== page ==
DUI and IID

Florida DUI and Administrative Suspension Laws

 Disclaimer: This summary was prepared by the Department of Highway Safety and Motor Vehicles (DHSMV) and should be used for reference only. Please refer to the full text of any laws referenced below for complete and comprehensive legal information.

 

Under Florida law, Driving Under the Influence (DUI) of alcoholic beverages, chemical substances, or controlled substances is one offense, proved by impairment of normal faculties or an unlawful blood alcohol or breath alcohol level of .08 or above. The penalties upon conviction are the same, regardless of the manner in which the offense is proven.

To review the complete statutory language, please refer to section 316.193, Florida Statutes.

DUI fine schedule, per section 316.193, Florida Statutes.

  • First conviction:
    • Not less than $500 or more than $1,000.
    • If blood/breath alcohol level (BAL) was .15 or higher, or if there was a minor in the vehicle, not less than $1,000 or more than $2,000.
  • Second conviction:
    • Not less than $1,000 or more than $2,000.
    • If BAL was .15 or higher, or if there was a minor in the vehicle, not less than $2,000 or more than $4,000.
  • Third conviction (within 10 years from the second offense):
    • Not less than $2,000 or more than $5,000.
    • If BAL was .15 or higher, or if there was a minor in the vehicle, not less than $4,000.
  • Third conviction (more than 10 years from second):
    • Not less than $2,000 or more than $5,000.
    • If BAL was .15 or higher, or if there was a minor in the vehicle, not less than $4,000.
  • Fourth or subsequent conviction: 
    • Not less than $2,000.
    • If BAL was .15 or higher, or if there was a minor in the vehicle, not less than $4,000.

To review the complete statutory language, please refer to sections 316.193(2)(a)-(b), (4)(a), Florida Statutes.

A DUI violation has additional penalties that may be assessed by the court. For more information regarding additional penalties, please see section 316.193, Florida Statutes.

Imprisonment

At the court’s discretion, sentencing terms may be served in a residential alcoholism or drug abuse treatment program and credited toward the term of imprisonment.

  • First conviction:
    • Imprisonment for not more than six months.
    • If BAL was .15 or higher, or if there was a minor in the vehicle, imprisonment for not more than nine months.
  • Second conviction:
    • Imprisonment for not more than nine months.
    • If BAL was .15 or higher, or if there was a minor in the vehicle, imprisonment for not more than 12 months.
    • If second conviction was within five years of a prior conviction, mandatory imprisonment of at least 10 days. At least 48 hours of confinement must be consecutive.
  • Third conviction:
    • If third conviction is within 10 years of a prior conviction, mandatory imprisonment of at least 30 days. At least 48 hours of confinement must be consecutive.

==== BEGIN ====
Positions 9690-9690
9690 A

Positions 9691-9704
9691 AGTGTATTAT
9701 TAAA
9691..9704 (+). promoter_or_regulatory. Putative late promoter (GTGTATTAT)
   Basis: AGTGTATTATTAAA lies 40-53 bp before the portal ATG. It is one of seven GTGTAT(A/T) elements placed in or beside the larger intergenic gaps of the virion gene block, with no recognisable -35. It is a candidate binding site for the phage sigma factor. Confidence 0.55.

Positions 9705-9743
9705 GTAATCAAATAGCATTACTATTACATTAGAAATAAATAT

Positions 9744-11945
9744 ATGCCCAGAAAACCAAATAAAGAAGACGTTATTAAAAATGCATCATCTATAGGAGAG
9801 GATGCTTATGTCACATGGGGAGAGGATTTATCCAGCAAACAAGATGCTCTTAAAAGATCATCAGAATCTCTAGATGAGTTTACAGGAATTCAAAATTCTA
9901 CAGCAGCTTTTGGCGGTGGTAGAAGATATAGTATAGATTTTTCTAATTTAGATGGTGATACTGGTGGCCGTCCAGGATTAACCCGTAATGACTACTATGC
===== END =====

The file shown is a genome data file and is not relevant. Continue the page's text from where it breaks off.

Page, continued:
• If third conviction is more than 10 years of a prior conviction, imprisonment for not more than 12 months.
  • Fourth or subsequent conviction:
    • Imprisonment for not more than five years, or as provided in section 775.084, Florida Statutes, if habitual/violent offender.

To review the complete statutory language, please refer to sections 316.193 (2)(a) 2, 4(b), (6)(b)-(c),  775.082(3)(e), and 775.084, Florida Statutes.

Impoundment or Immobilization of Vehicle

Unless the family of the defendant has no other transportation:

  • First conviction = 10 days;
  • Second conviction within five years of a prior conviction= 30 days;
  • Third conviction within 10 years of a prior conviction = 90 days.

Impoundment or immobilization must not occur concurrently with incarceration. The court may dismiss the order of impoundment of any vehicles owned by the defendant if they are operated solely by employees of the defendant or any business owned by the defendant.

To review the complete statutory language, please refer to section 316.193 (6), Florida Statutes.

Conditions for Release of Persons Arrested for DUI

  • The person is no longer under the influence and the person’s normal faculties are no longer impaired
  • The person’s blood/breath alcohol level is lower than 0.05; or
  • Eight hours have elapsed from the time the person was arrested.

To review the complete statutory language, please refer to section 316.193 (9), Florida Statutes.

DUI Crash Involving Property Damage or Personal Injury

Any person who causes property damage or personal injury to another while driving under the influence is guilty of a first degree misdemeanor (not more than $1,000 fine or one-year imprisonment).

To review the complete statutory language, please refer to sections 316.193 (3), 775.082(4)(a), and 775.083(1)(d), Florida Statutes.

Repeat DUI Offender or Crash Involving Serious Bodily Injury

  • Any person convicted of a third DUI within 10 years of a prior conviction or a fourth or subsequent DUI, is guilty of committing a third degree felony (not more than $5,000 fine and/or five years imprisonment).